She reads new poetry in old settings,
antique store turned coffee house,
dressed in black sweater, skirt and stockings,
perched on the edge of a table.
a lotus sipping coffee between words,
priming an internal state
with Kona roast or a dark brew
from the highlands of New Guinea.
So little flesh clings to her bones,
she declares war on what remains of it
with tattoos, with piercings,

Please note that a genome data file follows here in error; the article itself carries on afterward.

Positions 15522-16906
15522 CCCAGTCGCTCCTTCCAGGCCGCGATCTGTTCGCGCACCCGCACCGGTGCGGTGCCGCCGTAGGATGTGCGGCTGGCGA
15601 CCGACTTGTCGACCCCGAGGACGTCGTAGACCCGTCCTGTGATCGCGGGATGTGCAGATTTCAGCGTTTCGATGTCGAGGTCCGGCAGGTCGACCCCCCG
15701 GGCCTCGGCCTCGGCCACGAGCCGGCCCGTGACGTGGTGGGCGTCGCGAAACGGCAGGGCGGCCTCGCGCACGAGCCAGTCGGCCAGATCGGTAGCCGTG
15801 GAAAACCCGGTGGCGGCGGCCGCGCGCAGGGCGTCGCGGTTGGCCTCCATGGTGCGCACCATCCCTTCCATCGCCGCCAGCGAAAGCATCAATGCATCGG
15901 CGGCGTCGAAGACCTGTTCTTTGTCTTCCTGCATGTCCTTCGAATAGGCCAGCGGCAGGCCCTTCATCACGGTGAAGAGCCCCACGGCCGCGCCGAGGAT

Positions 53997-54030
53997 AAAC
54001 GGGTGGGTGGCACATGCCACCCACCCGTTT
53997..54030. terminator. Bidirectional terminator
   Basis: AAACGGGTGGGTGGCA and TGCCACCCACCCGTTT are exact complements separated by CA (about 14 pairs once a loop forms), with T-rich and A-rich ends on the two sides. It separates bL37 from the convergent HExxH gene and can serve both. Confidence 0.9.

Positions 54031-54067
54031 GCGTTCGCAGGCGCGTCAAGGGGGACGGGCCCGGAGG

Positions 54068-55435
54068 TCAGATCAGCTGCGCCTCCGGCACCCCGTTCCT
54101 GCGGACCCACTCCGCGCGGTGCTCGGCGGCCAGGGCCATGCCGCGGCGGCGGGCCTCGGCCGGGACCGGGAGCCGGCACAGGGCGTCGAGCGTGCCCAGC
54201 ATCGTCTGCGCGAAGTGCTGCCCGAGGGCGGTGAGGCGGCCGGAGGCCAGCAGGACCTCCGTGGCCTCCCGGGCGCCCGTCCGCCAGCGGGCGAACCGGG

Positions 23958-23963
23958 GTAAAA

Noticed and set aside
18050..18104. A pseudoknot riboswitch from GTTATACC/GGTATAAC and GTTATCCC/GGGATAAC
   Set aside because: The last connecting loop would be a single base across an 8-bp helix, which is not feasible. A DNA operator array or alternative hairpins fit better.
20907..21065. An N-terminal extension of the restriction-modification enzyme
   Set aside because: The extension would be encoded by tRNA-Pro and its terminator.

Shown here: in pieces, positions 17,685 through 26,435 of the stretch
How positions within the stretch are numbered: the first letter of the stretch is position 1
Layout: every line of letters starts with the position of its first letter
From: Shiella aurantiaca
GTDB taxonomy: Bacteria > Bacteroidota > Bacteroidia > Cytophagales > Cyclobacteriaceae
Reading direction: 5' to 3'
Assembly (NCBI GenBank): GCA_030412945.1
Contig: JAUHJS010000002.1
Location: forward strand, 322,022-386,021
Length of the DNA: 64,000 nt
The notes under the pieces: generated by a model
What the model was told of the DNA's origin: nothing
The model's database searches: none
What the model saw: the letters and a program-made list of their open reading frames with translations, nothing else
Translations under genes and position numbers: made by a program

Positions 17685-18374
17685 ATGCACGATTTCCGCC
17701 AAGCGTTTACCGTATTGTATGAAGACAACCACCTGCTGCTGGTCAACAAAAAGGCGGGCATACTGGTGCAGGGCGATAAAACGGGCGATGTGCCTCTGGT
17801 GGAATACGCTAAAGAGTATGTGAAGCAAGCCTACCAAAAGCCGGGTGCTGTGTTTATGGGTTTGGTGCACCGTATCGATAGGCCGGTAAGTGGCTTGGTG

and with her art school black,
in honor of Leroi Jones
or the starless night.
She is not some cocoon, she insists,
that our listening can make butterfly.
She will give us no trinkets,
no sweet things.
If we applaud,
that’s our business,
or our relief
that we’re not writing
what she’s reading to us.
John Grey is an Australian poet, US resident. Recently published in New Plains Review, South Carolina Review, Gargoyle and Big Muddy Review with work upcoming in Louisiana Review, Cape Rock and Spoon River Poetry Review.